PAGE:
Top ways to save on your energy bills if you have some money to invest!
Unfortunately not all energy saving measures are free – so while previously we showed you how to save on your energy bills with little to no investment, this week we are going to have a look at the top ways if you do have a bit of cash handy to invest. This final guide therefore looks at the more expensive solutions, which although cost a little more, are sure to make the biggest difference on your energy bills.
Why let hot air escape through your roof?
Heat loss in the home is much like the heat loss that occurs in you or me. You wouldn’t go outside in the cold without a hat on, so why wouldn’t you insulate your roof.
All of you Yorkshire folk out there certainly know the importance of putting on a hat before leaving the house ‘On Ilkley moor bah tat’.
Insulating your loft is, compared to the savings that it creates, one of the cheapest ways to dramatically reduce your energy bills. In an un-insulated home as much of 25% of the heat escapes via the roof space. Insulation provides a thermal barrier that dramatically slows down this loss of heat and is an easy DIY solution.
From £7.46 per square meter
Create your own electricity with Solar PV panels
Over the last couple of years, the cost of installing Solar PV panels has basically halved – so you should be able to get a 3.5kW system installed on your roof for about £6,500.
This massive fall in price is due to increased competition and economies of scale in China where they have built huge solar PV manufacturing facilities.
The reason for solar PV being so worthwhile is that it is backed by a Government incentive known as the Feed-in Tariff, which rewards those who install solar PV by paying them a fixed price for every kWh of electricity produced – regardless of whether the electricity is used in the home or sold back to the grid.
As a rough guide a 3.5kW system should produce about 2,900 kWh of electricity per year – which should help provide about half the electricity for a normal sized home.
That means that Solar PV systems are a win, win situation, since they provide both a steady stream of income as well as your own free electricity.
Are your walls cold to touch? – if so you are most likely losing heat through them!
Cold walls generally mean that you are losing lots of heat through them.
Up to 35% of all heat loss that takes place in the home occurs through the walls.
Combatting this depends slightly on the type of walls you have in your home – cavity walls need cavity wall insulation, while solid walls are going to need either internal or external insulation (which is done by adding rigid insulating boards to either the inside or outside of the wall and then rendering them).
If you are looking for a slightly simpler way to insulate your walls – you can use Wallrock Thermal liner.
Although Wallrock Thermal Liner is not as efficient as internal wall insulation, at only 4mm thick, it only minimally reduces the size of your room. This makes it perfect for smaller properties where space is at a premium and also it can be easily installed as a DIY job, much like wallpaper, by using Wallrock adhesive.
Electric or oil based heaters may not be the most efficient way to warm your home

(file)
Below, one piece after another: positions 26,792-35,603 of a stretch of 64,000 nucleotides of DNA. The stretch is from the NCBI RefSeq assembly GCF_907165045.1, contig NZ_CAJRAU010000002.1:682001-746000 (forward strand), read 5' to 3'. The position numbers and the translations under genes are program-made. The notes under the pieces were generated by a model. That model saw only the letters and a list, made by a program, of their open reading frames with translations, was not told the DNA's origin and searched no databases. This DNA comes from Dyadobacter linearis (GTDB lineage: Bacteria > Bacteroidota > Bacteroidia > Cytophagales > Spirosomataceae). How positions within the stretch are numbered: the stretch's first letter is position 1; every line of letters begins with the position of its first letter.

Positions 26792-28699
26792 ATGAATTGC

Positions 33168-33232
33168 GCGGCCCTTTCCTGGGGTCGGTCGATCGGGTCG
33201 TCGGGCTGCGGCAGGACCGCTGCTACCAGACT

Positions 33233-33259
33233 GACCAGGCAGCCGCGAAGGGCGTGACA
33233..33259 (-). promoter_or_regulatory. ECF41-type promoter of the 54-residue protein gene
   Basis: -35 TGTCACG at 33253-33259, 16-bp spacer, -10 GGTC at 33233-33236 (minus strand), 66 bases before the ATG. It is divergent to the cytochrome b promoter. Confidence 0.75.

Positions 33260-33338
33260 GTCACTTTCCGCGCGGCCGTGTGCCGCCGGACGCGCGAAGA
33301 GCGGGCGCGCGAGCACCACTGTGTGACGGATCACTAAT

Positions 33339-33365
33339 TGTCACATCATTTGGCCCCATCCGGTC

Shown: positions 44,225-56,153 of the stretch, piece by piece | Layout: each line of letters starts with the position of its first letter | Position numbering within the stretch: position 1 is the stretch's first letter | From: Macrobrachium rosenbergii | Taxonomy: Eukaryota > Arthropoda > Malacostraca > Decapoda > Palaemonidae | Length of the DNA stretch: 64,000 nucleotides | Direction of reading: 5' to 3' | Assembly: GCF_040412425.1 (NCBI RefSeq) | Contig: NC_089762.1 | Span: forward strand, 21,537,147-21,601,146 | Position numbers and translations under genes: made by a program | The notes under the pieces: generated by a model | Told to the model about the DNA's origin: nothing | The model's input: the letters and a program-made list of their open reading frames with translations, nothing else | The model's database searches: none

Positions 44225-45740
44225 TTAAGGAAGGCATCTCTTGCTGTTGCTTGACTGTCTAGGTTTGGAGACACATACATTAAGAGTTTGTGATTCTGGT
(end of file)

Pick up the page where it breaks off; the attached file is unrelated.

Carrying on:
Traditional Electric or oil-based heaters are definitely not the most efficient way to provide supplementary heat around the home, instead you should look no further than Infrared heating panels.
Where conventional electric heaters use convection to warm rooms, infrared panels use infrared radiation (much like how we are warmed by the sun even on the coldest of days). This infrared heating system requires less electricity to provide similar amounts of warmth. Therefore infrared panels are a much more efficient way to heat your home.
One of the main benefits of the infrared panels is their ability to warm cold spots in your home. Infrared panels are easily installed on either you ceiling or your wall and can prevent damp from forming as well as eliminating mould.
If you suffer from allergies, then Infrared heating panels are the best solution. Traditional convection heating systems continuously circulate allergens throughout the room. However, because infrared heaters use radiation, there is no need for air to be circulated to such an extent as to disturb dust, pollen and other bits and bobs that may bring about sneezing and asthma.
Infrared heating panels can be used as complete central heating systems or as additional single room heaters in homes, extensions, garden rooms and conversions.
Fed up of paying through the roof? Shift to Biomass
Much like you conventional oil or gas based boilers, biomass boilers also provide your house with heat and hot water. However, instead of relying on unsustainable fuel sources imported from around the world, they are fuelled using sustainably sourced wood pellets.
This carbon neutral fuel, not only provides a more environmentally friendly way of fuelling your boiler, but also a cheaper way. Priced at around 2.9 p/kWh compared with 4.8 p/kWh, it is clear how much you could save in the long run.
While the running costs are cheap, the large capital upfront cost can often dissuade people to research further. However, two governmental initiatives have been brought in increase the popularity of renewables. The first is the RHPP, which comes in the shape of a voucher to help you pay the initial upfront capital cost of the Biomass boiler. Secondly, the RHI (renewable heat incentive), which pays 12.2 p/kWh generated, payable for 7 years.
For a typical home where the energy requirement for heating is 20,000kWh then this would result in a yearly payment in excess of £2,500 – which very quickly would cover the cost of the new boiler.
Before installing a biomass boiler – we recommend speaking to a professional installer to ensure its suitability in your home, but to learn more about biomass boilers please click here.